Why Appeal Court reversed judgment sacking David Umahi, deputy – The Sun Nigeria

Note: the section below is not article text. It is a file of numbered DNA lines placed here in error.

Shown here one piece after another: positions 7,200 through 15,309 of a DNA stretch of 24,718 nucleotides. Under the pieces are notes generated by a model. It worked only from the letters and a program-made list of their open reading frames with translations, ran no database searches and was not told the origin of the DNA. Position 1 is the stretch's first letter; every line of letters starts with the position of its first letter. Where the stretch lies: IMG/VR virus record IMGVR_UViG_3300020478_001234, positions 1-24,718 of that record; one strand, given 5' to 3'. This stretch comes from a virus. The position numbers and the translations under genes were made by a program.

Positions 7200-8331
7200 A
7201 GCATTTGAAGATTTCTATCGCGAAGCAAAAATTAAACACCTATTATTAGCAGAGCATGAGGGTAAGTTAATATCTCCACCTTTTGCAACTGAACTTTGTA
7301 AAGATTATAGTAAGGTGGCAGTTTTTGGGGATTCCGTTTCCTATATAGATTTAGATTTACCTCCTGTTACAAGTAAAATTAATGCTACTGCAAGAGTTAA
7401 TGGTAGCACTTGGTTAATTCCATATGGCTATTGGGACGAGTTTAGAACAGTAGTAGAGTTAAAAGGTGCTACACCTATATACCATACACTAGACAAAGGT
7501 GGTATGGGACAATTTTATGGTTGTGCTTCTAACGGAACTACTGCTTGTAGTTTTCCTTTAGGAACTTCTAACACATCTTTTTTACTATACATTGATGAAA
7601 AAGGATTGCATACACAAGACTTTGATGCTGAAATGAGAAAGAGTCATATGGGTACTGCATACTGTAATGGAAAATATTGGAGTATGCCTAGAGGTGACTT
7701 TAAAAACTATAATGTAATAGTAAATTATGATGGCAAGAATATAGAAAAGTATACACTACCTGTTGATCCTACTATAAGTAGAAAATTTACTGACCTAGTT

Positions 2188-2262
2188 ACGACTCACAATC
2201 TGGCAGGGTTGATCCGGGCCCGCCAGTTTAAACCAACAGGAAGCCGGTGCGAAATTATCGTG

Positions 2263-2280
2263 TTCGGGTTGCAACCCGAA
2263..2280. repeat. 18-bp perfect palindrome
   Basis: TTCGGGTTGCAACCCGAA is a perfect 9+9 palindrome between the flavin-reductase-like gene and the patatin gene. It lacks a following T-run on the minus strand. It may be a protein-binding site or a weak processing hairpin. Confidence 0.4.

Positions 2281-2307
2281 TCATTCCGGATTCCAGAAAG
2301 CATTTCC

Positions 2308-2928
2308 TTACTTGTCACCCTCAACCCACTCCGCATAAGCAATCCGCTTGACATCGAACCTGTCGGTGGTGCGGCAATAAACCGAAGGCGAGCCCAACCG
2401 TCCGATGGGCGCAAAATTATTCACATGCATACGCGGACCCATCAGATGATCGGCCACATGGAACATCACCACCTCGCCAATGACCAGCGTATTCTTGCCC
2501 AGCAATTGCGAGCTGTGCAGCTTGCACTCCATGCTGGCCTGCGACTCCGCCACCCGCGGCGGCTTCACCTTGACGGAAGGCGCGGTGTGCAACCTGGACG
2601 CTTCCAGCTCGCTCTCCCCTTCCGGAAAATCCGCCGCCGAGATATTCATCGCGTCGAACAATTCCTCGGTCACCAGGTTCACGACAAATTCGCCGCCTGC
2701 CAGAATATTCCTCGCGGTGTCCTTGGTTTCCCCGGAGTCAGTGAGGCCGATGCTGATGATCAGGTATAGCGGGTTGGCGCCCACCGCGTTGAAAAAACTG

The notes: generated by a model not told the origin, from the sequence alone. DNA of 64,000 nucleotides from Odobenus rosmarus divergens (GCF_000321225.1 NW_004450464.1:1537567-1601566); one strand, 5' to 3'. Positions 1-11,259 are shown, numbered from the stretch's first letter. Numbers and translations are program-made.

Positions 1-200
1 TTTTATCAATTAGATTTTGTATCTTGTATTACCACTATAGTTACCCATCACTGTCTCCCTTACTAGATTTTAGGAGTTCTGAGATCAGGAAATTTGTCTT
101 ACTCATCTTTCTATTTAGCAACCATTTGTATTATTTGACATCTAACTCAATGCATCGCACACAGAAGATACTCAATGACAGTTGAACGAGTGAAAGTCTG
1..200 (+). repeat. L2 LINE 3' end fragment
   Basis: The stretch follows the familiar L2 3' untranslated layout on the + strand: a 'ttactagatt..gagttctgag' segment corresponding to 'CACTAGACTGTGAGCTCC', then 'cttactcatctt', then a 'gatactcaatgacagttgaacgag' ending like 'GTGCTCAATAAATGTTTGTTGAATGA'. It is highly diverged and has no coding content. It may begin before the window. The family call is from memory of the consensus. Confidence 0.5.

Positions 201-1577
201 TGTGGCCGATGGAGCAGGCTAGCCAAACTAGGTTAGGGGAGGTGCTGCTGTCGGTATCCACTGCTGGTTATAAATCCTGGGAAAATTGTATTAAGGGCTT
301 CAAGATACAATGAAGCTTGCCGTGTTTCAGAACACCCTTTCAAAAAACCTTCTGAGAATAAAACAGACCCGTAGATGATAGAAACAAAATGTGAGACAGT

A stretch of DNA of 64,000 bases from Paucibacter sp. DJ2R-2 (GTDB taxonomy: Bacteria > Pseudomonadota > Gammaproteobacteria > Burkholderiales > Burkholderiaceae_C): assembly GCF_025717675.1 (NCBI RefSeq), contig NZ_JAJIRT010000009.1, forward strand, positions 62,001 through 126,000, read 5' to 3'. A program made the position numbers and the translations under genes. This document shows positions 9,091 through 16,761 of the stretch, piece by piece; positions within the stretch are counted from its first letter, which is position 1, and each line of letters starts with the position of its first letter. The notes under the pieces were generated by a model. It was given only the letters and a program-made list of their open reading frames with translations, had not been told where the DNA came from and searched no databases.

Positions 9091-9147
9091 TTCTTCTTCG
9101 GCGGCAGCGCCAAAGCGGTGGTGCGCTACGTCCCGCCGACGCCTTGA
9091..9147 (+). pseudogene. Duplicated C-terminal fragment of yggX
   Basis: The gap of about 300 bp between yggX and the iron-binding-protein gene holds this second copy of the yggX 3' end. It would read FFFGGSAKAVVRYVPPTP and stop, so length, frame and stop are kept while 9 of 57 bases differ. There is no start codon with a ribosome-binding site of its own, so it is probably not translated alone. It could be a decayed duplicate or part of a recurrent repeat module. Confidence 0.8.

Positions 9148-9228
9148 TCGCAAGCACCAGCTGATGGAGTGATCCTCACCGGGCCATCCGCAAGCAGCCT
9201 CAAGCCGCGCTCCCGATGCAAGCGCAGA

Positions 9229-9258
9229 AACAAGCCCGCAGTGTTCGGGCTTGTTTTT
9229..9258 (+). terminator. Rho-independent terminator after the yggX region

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From Godwin Tsa, AbujaThe Abuja division of the Court of Appeal has set aside the judgment of the Federal High Court, Abuja sacking Ebonyi State Governor, David Umahi and his deputy, Dr. Eric Kelechi Igwe for defecting from the Peoples Democratic Party (PDP) to the All Progressives Congress (APC).Justice Inyang Ekwo had in his judgment delivered on March 8, 2022 held that the total number of 393, 042 votes governor Umahi secured during the March 9, 2019 governorship election in Ebonyi state, belonged to the PDP and same could not be legally transferred to the APC.According to the court, having defected to the APC, both Umahi and his deputy, not only jettisoned the PDP, but also the votes that belonged to it.It held that going by the outcome of the governorship election, the office of the governor and deputy governor in Ebonyi state, “belong to the Plaintiff and no other political party.”However, a three-member panel of the appellate court in their judgment on Friday, held that the 1999 constitution (as altered), did not ascribe any punishment for a sitting governor who defected from the party on whose platform he/she got to office.Justice Haruna Tsanami who rendered the unanimous judgment held that the only constitutional option left for an aggrieved political party, by the defection of a governor or deputy, is through an impeachment procedure.The appellate court agreed with an earlier decision by its Enugu division on the same issue.Justice Tsamani held that the offices of the governor of a state and that of the deputy governor are creations of the Constitution, while the qualifications for a person to be elected a governor of a state are laid down in Section 177 of the Constitution.“Where a person qualifies to contest for the governor of a state, he will be declared duly elected if he/she satisfies the requirements of Section 179(1)(a) & (b) or 179(2)(a) & (b) or 179(3)(a) & (b) or 179(4)(a) & (b) of the Constitution.“The equivalent provision of the Constitution relating to the office of the deputy governor of a state are sections 186 and 187(1) & (2) of the same Construction.“In the instant case, the appellants (Umahi and Igwe) satisfied the requirements of sections 179(2)(a) & (b) of the Constitution and were accordingly declared duly elected and sworn into office on the 29th May 2019.“The first respondent (the PDP) has not contested or deny those facts.It should be noted that the appellants were to occupy the offices of the governor and deputy governor of Ebonyi State for a term of four years from the 29th of May 2019 in accordance with Section 180(2) of the 1999 Constitution“I have studiously perused the provisions of the 1999 Constitution (as amended), particularly the provisions relating to the tenure of office of the governor and deputy governor of a state and their removal from office.“It is not in doubt that the tenure of office of a governor or deputy governor will, by the operation of any of the provisions of Paragraphs A, B, C & D of Section 180(1) of the Constitution, comes to an end.“The tenure of the appellants cannot be deemed to have been vacated save in line with the ways enumerated in Section 180(1l and 188 of the 1999 Constitution.“The appellants cannot, by any stretch of imagination be said to have vacated office by virtue of Paragraphs B & C of Section 180(1) of the 1999 Constitution.“They were are still alive and occupying the offices of governor and deputy governor of Ebonyi State,” Justice Tsamani said.He faulted the trial court for relying on the Supreme Court’s decisions in the cases of Amaechi & INEC and Faleke & INEC to hold that votes cast in election belonged to political parties and that where the candidate defects to another party, he/she can’t carry the votes along to the new party.He noted that since both cases did not decide the impact of a governor or a deputy governor defecting to another party, they do not apply to this case.The judge added: “By Section 179(1),(2)(3)(4) & (5) of the 1999 Constitution, it is a candidate for an election to the office of governor and or deputy governor that is declared as duly elected into that office and not the political party.“Similarly, by section 75(1) of the Electoral Act, it is the candidate, who is declared elected and issued a certificate of return, not the political party.“The learned trial judge erred grievously when he held that the votes cast at election are votes for the political party and not the candidate who merely used the platform of the political party to contest the election.”He also faulted for holding that it was the party that the electorate voted for and not the candidate.The judge added: “I have found earlier in the course of this judgment that a person elected as a governor or deputy governor of a state can only vacate or deemed to have vacated office as prescribed by Section 180(1) & (2) of the Constitution. However, such persons can also be removed from office as prescribed by Section 188 of the Constitution.“Aside from the situations prescribed in Section 179(1) & (2) and Section 188 of the Constitution, the trial court had no views to hear and determine that the term of office of the appellants has ceased or the office has become vacant“The facts of this case, which border on the defection of the appellant’s from the first respondent (PDP) to the third respondent (APC) did not fall within the purview of Section 272(3) of the Constitution.“While the Constitution provides for the consequences of defection as it affect members of the Legislature, both national and state, there is no such provision relating to defection by members of the Executive,” he said.



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